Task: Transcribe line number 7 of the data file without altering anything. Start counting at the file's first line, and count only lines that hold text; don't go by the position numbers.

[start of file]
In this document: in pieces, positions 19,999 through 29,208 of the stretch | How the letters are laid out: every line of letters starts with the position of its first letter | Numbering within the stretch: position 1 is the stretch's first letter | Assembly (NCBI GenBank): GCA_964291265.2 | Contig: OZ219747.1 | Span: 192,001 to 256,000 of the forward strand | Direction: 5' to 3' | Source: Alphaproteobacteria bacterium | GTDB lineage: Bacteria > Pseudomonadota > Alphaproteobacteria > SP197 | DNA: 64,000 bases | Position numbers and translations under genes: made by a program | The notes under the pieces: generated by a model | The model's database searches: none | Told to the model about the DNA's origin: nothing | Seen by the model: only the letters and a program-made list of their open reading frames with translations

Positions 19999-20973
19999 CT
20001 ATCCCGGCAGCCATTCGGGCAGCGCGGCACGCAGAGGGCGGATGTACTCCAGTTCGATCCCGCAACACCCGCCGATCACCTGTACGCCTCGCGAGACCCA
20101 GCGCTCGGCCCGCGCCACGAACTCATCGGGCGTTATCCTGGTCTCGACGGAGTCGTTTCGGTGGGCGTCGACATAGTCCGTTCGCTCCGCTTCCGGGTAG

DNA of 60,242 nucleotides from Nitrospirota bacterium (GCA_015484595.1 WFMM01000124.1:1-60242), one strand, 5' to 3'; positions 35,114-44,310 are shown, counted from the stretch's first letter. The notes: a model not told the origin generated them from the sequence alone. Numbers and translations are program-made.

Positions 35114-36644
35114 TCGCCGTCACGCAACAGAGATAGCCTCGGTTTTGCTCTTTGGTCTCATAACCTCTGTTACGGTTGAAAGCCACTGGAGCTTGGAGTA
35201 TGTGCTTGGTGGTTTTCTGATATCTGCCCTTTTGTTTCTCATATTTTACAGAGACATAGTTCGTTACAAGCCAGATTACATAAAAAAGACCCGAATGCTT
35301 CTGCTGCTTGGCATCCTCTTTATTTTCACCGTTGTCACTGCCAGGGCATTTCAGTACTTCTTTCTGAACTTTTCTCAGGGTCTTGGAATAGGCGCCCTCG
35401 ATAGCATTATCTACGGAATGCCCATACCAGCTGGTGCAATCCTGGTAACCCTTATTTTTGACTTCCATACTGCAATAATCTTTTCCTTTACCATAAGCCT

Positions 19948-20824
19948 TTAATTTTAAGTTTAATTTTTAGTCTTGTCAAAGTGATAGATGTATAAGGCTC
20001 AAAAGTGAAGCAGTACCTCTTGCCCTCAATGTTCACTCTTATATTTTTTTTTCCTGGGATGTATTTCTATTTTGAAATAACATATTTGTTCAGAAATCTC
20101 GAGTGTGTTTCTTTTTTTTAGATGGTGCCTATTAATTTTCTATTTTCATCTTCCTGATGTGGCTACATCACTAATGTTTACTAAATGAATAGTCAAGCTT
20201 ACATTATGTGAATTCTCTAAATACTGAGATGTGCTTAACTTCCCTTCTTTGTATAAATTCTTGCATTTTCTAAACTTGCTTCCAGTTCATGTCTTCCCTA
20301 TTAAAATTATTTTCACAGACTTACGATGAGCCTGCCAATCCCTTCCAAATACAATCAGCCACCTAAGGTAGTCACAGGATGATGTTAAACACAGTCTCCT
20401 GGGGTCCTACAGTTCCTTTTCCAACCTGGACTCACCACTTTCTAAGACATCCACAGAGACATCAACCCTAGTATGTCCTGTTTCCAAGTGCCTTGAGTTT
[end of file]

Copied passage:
Positions 35114-36644